Dietary modifications, coupled with exercise and lifestyle modifications, may affect cancer growth rates. These measures can be used in concert with currently accepted therapy. Relying on diet alone to treat prostate or any other cancer is unrealistic.  
                          
                                                                                                               


Dr Brosman's report is necessarily cautious and reflects current medical thinking. The apparent benefits of a diet consisting mainly of vegetables, fruits, grains and fish combined with restricted caloric intake and exercise is acknowledged and endorsed. However cancer prevention, treatment or cure through a dietary regime is not accepted, presumably because the such dietary effects have yet to be verified by controlled medical research. The report emphasizes the difficulty of such research, "given the inherent heterogeneity of any study population, the variations in individual lifestyles, and the quantitative and qualitative complexity in food and food products"  To this can be added the very long time factor and cost such research would entail, which means that such a research project is not going to happen. 

1. Red Meat and Cancer









     People have been banging on for some time now about the cancer risks of eating too much red meat or processed meat.  
     A recent Harvard University study published this year has shown that high quantities of red meat appear to raise the risk of breast cancer in women by 22%, while an earlier study showed that the risk of bowel cancer was raised by 33%. 
     The problem has been that nobody knew why large amounts of red meat had this effect on humans but not on other mammal carnivores. 
     New research on 'red meat derived glycans' at the San Diego Glycobiology Research and Training Center of the University of California, presented for publication in Proceedings of the National Academy of Sciences, appears to provide the reason for this health anomaly.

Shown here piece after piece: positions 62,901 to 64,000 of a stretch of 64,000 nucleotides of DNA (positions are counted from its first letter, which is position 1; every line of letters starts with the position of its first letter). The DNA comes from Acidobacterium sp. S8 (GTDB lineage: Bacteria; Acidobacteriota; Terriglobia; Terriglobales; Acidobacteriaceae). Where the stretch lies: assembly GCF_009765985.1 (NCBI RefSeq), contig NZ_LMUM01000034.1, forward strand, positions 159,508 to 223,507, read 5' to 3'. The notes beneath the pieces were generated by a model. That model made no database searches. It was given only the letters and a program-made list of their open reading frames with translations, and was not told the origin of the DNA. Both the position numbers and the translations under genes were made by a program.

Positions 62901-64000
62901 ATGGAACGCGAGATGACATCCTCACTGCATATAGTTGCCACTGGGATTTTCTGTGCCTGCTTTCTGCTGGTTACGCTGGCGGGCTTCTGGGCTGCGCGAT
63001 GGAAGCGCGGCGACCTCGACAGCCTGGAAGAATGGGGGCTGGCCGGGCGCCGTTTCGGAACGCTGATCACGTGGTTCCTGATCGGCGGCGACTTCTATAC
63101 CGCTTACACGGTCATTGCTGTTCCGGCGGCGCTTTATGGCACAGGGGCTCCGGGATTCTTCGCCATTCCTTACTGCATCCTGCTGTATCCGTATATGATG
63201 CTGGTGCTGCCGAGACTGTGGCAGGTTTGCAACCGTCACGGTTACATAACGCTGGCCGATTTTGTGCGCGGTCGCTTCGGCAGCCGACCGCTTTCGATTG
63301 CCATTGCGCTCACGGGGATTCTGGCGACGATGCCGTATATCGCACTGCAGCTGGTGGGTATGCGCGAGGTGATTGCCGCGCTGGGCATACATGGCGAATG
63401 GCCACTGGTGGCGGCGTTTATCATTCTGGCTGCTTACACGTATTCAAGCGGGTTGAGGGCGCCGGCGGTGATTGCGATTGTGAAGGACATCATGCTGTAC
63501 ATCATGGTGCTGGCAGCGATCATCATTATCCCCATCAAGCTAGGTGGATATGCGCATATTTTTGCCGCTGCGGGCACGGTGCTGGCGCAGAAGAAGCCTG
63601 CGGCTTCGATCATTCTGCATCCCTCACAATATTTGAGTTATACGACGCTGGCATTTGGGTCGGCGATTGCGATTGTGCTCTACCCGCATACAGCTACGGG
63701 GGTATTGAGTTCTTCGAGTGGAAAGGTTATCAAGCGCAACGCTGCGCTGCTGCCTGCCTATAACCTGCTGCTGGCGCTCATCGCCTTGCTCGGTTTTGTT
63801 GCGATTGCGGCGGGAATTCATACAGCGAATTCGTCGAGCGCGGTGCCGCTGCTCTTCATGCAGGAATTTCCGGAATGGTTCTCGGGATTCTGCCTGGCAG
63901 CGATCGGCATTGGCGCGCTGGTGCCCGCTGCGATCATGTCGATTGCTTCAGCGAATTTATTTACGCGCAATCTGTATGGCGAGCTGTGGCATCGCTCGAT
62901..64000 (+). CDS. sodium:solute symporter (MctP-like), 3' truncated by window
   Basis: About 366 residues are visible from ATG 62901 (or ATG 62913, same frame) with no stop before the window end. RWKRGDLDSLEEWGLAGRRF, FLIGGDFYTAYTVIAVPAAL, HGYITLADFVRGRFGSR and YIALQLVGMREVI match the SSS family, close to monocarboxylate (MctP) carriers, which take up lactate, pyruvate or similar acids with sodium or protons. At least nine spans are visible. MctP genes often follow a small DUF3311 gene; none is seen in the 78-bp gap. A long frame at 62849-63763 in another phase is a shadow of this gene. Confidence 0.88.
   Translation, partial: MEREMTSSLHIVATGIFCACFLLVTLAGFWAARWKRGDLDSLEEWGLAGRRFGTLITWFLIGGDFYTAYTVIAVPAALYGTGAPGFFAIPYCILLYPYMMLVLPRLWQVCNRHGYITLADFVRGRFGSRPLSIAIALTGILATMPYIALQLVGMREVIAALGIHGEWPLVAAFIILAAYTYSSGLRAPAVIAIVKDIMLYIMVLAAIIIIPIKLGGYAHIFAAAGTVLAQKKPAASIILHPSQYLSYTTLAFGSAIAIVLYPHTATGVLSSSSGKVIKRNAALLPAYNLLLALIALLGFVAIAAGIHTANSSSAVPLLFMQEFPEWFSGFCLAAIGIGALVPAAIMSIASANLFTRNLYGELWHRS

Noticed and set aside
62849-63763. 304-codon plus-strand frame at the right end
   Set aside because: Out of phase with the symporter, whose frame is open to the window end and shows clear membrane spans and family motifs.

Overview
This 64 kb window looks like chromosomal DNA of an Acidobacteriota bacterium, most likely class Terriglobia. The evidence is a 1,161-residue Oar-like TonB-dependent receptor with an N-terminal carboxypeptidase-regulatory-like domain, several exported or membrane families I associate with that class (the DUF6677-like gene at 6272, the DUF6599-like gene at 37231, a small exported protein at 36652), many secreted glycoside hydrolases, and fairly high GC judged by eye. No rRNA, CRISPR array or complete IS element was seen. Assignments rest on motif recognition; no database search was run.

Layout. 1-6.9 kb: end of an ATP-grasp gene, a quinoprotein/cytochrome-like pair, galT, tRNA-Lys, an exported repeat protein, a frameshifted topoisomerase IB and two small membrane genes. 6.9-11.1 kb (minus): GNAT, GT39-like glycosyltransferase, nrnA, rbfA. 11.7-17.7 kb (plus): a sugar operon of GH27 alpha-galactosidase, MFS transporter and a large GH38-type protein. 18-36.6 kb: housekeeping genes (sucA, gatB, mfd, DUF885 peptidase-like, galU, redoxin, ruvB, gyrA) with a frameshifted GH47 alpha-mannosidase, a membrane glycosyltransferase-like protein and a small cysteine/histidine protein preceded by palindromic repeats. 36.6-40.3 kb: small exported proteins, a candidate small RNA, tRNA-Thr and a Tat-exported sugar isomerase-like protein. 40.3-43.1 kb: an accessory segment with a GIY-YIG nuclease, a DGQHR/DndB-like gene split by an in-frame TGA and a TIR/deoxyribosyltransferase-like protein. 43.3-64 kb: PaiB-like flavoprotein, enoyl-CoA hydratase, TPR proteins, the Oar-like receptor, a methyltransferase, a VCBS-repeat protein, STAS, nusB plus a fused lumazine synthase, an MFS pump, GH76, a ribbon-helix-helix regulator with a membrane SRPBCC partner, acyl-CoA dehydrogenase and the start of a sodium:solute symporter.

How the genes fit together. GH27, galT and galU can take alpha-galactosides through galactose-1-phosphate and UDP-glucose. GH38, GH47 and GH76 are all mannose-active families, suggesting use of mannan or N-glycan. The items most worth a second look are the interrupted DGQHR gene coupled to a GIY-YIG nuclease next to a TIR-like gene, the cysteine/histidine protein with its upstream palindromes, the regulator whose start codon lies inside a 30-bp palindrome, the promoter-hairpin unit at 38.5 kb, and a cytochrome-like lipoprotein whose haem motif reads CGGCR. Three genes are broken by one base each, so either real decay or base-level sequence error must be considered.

Red meats are evidently particularly rich in a sugar which is naturally produced by other mammal carnivores but not by humans. When humans eat large amounts of beef, pork or lamb therefore, their bodies trigger an immune response to the foreign sugar, producing antibodies which promote inflammation and possible progression not only to Cancer but also to Type 2 Diabetes, or cardiovascular disease which in turn lead to stroke and heart attack. 
     Red meat is accepted as a good source of protein, vitamin and minerals, but an increasing body of research suggests it is bad for long-term health if taken in large amounts.  So what do health experts consider "a large amount"?  Dieticians now recommend eating no more than 2.5oz (70g) a day. This is the equivalent of three slices of ham, one lamb chop or two slices of roast beef a day. And if you are a carnivore, at least one meatless day in the week would certainly be good for you.
                                                                                                                             
Further Reading.
Proceedings of the National Academy of Sciences USA.  Study on the  connection between red meat, inflammation and cancer progression. 
Nature Communications . Fat, Fibre and Cancer Risk.